By keeping records, you’ll not only maintain compliance with FSMA 204 when it arrives, but you’ll also be more prepared in the event of an FDA audit or investigation. Your records may include (but not be limited to):

    • Traceability Lot Codes (TLC), Critical Tracking Events (CTE), and Key Data Elements (KDE); all part of FSMA 204 compliance for foods on the FTL.
    • Copies of labels and ingredient lists for products, as well as where the ingredients were sourced (supplier information).
    • A detailed list of procedure for your traceability plan (required for FSMA 204), food safety audit plan, food recall plan, and Hazard Analysis and Critical Control Point (HACCP) plan.
    • Copies of allergen testing, sample tests, and other relevant evaluations.

    3. Implement Allergen Management Protocols

    In the FDA’s CGMP & PC rule (21 CFR part 117, Subpart B), they outline current Good Manufacturing Practices (GMP) and sanitation standard operating procedures (SSOPs) that companies should implement to control disease, minimize risk, and reduce the chance of allergen cross-contact. Subpart B covers everything from food storage and washing, to employee cleanliness and other measures. Here are some of the ways manufacturers can reduce the chances of cross-contact:

    • Keep allergens separate from non-allergens in facilities, and use different storage containers, lines, and other equipment for allergen foods (if possible).
    • Schedule allergen foods to be the last on the production line before the lines are cleaned and closed for the night/shift.
    • If allergens need to be cold stored near non-allergen foods, store them below non allergens so potential condensation or broken packaging doesn’t contaminate non-allergen foods.
    • Establish thorough cleaning regimens for lines after running allergen foods.

    Be sure to communicate your expectations and protocols with both your employees and suppliers. While your facility may have strict rules, your suppliers may not, so it’s important to communicate expectations to avoid cross-contact.

    4. Train Employees on Allergen Awareness

    Once you’ve established an allergen management program and other measures to prevent allergen cross-contact, you’ll need to train employees on all these procedures. In a notice to fish and fishery establishments, the FDA noted that allergen training should include these three concepts, at minimum:

    • Identify the nine major allergens and the hazards they pose to sensitive individuals.
    • Cover the principles of allergen cross-contact prevention, such as why it matters and how even low thresholds of allergens can be detrimental to consumers and cause a recall.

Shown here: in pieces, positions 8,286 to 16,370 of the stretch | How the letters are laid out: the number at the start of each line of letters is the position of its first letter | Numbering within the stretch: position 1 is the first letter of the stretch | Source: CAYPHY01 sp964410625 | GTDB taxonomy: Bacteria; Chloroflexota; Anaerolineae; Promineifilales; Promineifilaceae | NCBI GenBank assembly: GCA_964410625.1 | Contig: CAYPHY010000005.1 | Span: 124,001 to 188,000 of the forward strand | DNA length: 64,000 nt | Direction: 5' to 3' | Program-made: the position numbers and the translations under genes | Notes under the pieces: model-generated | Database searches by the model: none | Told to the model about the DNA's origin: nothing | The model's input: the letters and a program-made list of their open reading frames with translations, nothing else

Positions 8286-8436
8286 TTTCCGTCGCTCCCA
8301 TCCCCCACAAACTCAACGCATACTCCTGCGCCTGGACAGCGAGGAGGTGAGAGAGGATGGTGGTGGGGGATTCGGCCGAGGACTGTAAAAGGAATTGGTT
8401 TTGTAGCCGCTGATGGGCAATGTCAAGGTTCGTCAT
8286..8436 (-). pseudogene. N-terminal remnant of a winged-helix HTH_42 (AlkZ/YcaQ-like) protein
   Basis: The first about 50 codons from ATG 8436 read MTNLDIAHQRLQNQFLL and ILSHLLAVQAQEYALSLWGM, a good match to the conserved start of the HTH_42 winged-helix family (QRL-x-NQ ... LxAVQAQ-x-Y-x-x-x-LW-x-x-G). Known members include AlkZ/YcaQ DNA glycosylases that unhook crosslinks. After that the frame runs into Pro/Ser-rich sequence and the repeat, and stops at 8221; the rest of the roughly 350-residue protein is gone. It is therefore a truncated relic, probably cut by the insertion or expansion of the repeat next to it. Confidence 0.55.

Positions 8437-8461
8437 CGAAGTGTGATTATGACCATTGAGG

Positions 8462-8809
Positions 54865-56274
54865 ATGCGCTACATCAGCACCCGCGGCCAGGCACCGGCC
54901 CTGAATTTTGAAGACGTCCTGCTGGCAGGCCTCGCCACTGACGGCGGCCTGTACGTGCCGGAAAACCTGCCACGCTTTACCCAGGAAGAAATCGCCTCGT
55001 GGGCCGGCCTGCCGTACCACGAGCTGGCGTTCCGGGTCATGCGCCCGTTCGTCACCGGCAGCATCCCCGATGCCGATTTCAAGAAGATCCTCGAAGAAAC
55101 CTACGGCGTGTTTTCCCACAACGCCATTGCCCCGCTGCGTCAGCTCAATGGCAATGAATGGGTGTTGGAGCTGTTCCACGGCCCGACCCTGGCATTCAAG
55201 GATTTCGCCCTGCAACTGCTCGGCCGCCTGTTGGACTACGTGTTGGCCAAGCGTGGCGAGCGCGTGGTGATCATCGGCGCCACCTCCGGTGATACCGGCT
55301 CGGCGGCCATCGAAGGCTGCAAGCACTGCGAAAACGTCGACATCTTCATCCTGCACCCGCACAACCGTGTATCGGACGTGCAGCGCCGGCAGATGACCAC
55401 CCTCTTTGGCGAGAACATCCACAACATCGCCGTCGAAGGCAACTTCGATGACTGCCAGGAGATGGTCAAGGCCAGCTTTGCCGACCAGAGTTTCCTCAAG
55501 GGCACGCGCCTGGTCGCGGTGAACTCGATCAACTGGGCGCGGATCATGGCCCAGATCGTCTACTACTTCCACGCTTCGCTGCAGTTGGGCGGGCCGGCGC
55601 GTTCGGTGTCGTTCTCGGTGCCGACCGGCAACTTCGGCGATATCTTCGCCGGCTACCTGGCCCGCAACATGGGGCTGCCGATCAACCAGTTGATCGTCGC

• Cover your allergen processes, prevention controls, and protocols, as well as any corrective actions and required recordkeeping that your team will need to maintain.

    5. Conduct Allergen Testing and Aim for Continuous Improvement

    Manufacturers should perform regular testing of their food products and productions lines to ensure allergen cross-contact doesn’t occur. If the FDA performs an audit or inspection, they will run tests as well, so it’s best to do regular testing so you can stay ahead of a potential fine or recall. Additionally, the FDA has not currently set a threshold for allergens, so any amount of allergen in a food will require the proper labels and declarations.

    As you continue to test and analyze your processes, aim for continuous improvement. When mistakes happen, have steps in place to adjust the error or remind employees of the allergen protocols in place. And be willing to make changes, either based on FDA guidance, industry news, or lessons from trial-and-error.

    Bonus: Harness Technology to Aid in Compliance

    While tracking allergens and potential hazards along the supply chain can be done with old-school spreadsheets and paper, there are much easier ways to maintain records and minimize risks.

    Food manufacturers can rely on labeling and formulation solutions that use built-in government guardrails to automate allergen declarations or precautionary statements. Plus, you can meet FSMA 204 enhanced traceability recordkeeping requirements and reduce risks related to recalls with end-to-end traceability, supplier management, and recall management tools. Curious to learn more? Contact our team to schedule a demo today.